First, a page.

Necessity may be a parent of invention in at least one sense: We invent things that are useful to us. If we didn’t need it, why would we invent it? This reveals a critical problem with the way innovation is handled in many organizations. Some businesses try to institute an “innovation department.” But isolating the innovators from the problems is self-defeating. An innovation department has to go the extra mile just to understand what problems need to be solved, and may often end up solving problems that don’t exist or aren’t high-priority. The power for innovation is always best placed in the hands of those who experience the need on a daily basis.

Finding Yourself: Acting Like a Leader

In my life, I have to play many roles. For most of my casual life, I can play roles that suit the way I typically act–roles that are consistent with the way I usually tell my story, and modes of being that I’m comfortable slipping into. But often in business and in leadership, I have to take on roles I’m less comfortable playing.

When I’m communicating with multiple stakeholders, for example, I have to take on a different role with each one. With IT, I have to be someone who cares about process, rules, requirements, risks, ROI. With the knowledge management team, I’m a person who is concerned with lowering the barriers to documenting and sharing knowledge. With executives, I am someone who cares about strategic initiatives. In each instance I play a different role.

The famed acting teacher Uta Hagen wrote in A Challenge For The Actor about her struggle to “lose herself” in her roles when she first studied acting. The expectation is often that we have to leave ourselves in some room, and assume the posture, the voice, the gestures, and the attitude of an entirely different person. We have to become so engaged in this other person that we forget who we are and transform completely into the fictional role.

I’ve seen it happen often where colleagues felt they had to drop who they were in order to play a particular “role” in a business context. They had to pretend to be leaders, to pretend to be presenters, to pretend to be experts. They had to wear different clothes and censor thoughts and act like they cared about things. And in some cases, they pulled it off. If you’re making a sale, you can pretend for a couple of hours. But if you’re leading a team or an organization, pretending won’t get you very far.

Hagen’s revelation that finally allowed her to act well was that “losing herself” was not just a red herring but an impossible task. We can never abandon ourselves, and even if we could we would be empty, a complete blank without human features or relations. (Perhaps you’ve met such “empty” people–often they are diagnosed with narcissism or sociopathy, and have to work much harder to be authentic if authenticity is something they desire.) Instead of “losing herself,” Hagen realized she had to find herself in the role.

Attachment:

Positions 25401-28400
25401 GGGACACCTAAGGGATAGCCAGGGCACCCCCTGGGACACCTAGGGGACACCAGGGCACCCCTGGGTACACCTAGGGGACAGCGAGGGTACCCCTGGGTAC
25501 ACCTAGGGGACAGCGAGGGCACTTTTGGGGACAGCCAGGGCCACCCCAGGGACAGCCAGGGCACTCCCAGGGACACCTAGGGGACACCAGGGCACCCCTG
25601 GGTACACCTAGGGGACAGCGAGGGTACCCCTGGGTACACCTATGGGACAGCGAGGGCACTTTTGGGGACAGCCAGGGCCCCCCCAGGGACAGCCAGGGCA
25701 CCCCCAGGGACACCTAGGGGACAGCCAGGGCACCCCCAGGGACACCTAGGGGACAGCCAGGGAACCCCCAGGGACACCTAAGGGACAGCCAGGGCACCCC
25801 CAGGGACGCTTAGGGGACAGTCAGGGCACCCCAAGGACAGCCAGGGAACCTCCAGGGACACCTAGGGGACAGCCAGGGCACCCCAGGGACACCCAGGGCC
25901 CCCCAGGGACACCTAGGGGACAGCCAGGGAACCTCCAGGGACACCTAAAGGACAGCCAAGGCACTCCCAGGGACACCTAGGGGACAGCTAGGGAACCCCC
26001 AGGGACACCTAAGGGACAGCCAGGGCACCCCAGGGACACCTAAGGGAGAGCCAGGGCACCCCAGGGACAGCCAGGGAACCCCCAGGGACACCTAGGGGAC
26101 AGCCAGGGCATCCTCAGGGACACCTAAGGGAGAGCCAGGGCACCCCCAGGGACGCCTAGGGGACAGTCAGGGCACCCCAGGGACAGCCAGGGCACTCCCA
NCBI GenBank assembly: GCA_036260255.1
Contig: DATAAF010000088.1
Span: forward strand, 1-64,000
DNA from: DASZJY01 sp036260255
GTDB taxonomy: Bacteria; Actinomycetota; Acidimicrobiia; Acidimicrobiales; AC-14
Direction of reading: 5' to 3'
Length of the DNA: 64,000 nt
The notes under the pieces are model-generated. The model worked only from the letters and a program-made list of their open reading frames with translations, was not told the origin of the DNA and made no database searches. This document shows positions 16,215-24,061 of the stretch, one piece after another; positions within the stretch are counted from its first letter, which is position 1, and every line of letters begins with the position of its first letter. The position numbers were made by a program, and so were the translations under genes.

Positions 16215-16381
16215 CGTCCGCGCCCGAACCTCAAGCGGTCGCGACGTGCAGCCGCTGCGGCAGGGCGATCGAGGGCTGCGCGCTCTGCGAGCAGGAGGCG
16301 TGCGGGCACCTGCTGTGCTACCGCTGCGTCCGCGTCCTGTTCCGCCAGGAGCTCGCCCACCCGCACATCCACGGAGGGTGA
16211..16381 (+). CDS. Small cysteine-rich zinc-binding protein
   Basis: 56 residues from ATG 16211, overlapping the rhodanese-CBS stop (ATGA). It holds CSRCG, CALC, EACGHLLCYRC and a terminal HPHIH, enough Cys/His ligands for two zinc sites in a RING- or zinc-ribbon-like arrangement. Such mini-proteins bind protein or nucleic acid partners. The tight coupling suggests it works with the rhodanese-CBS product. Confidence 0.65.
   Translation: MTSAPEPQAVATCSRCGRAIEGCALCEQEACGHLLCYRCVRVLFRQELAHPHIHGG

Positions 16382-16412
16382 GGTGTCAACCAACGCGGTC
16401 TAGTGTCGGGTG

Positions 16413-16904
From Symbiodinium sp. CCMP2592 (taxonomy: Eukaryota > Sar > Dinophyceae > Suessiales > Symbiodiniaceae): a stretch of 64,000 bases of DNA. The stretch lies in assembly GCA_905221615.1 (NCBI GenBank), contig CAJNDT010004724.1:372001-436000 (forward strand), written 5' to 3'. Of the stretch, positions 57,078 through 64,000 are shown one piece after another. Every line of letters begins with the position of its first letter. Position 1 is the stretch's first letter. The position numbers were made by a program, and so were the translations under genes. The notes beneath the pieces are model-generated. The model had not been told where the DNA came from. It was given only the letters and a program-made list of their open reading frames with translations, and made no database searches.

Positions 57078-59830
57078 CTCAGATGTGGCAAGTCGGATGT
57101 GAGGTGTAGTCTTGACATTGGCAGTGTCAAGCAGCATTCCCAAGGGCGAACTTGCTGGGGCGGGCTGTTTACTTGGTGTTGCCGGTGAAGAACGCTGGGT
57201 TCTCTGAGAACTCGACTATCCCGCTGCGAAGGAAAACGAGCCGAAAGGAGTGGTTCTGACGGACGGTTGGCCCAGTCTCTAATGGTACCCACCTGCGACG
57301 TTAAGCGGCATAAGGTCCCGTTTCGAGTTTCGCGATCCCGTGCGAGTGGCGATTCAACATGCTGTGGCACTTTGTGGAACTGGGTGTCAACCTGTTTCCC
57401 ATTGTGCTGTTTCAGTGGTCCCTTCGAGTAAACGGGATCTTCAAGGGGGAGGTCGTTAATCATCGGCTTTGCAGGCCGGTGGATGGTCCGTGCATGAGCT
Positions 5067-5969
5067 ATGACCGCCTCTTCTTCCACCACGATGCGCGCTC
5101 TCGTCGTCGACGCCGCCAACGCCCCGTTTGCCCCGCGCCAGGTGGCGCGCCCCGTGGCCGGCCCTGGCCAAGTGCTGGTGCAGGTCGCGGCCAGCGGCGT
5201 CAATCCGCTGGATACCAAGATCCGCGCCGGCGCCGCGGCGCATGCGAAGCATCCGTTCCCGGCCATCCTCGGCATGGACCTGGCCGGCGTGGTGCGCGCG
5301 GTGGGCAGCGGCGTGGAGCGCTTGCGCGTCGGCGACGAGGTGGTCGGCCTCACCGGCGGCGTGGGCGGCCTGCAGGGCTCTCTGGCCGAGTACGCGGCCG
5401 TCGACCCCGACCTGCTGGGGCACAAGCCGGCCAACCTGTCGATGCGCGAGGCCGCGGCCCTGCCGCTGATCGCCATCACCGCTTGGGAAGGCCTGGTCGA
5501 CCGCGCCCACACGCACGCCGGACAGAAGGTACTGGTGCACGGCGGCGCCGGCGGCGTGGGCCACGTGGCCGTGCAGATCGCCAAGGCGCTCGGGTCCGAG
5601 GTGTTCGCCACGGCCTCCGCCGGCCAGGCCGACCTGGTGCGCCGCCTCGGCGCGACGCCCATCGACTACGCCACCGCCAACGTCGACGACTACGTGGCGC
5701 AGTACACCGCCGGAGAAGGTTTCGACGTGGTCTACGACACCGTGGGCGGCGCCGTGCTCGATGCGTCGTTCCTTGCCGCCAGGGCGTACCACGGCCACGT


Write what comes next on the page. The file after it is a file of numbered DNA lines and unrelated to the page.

A great actor doesn’t connect with us because of his excellent display of mannerisms and vocalizations. Compare Johnny Depp’s Jack Sparrow in Pirates of the Caribbean with Meryl Streep’s Miranda Priestly in The Devil Wears Prada. Each features an acclaimed actor in an over-the-top role. But although Jack Sparrow is entertaining, there is an edge to Priestly that makes us bleed: she is in the end a human being like we are, despite her conniving and condescension.

Any role I assume–a leader, an advisor, a seller, a buyer, a mentor–is not something I can piece together from a set of ideas about what that kind of person should be, stitched together like Frankenstein’s monster and given life by sheer force of will. In order to inhabit each role, I must find the version of myself that is the role I’m assuming–the version that really cares about the same things as his audience, and doesn’t just pretend so that he can manipulate that audience.

To that end, Uta Hagen laid out nine questions to understand a role. Actors would lay these out and understand them in detail, but as a professional, it’s better to work out a way of thinking for different groups of stakeholders.

  1. Who am I? Consider your own background, your strengths and particularly the differences in your perspective that could be valuable to your audience. Your influence begins with truths about who you are–not necessarily the truths you are used to playing, but truths nonetheless.
  2. What time is it? Consider the circumstances in the world: What are the current movements in your audience’s industry and professional field? What are they dealing with on a day to day basis? How does that affect the version of yourself that relates to them? What time of day is it? How does that affect you? How does it affect your audience?
  3. Where am I? Physical context is very important to our psychology. Are you in an executive boardroom? A cubicle? Have you flown in from far away? Has your audience?
  4. What surrounds me? Notice the physical features of the reality around you. These are part of the context of your audience and so they are a part of you as well.
  5. What are the given (immediate) circumstances? What do all the present parties have on their minds? Where has your audience come from just before the present moment, and where are they going afterward? Are people under pressure to meet a deadline? Are they dealing with the fallout of a controversy? Are things slow and a lot of people on vacation? Consider how these things affect your audience and, consequently, your role in relation to them.
  6. What is my relationship? Why do you know these people? Who do they think you are? What kind of influence do you have on them? (You always have some kind of influence–be specific.) What other relationships are important to the situation, e.g., does your audience see you as a protege, representative, or advisor to someone they respect?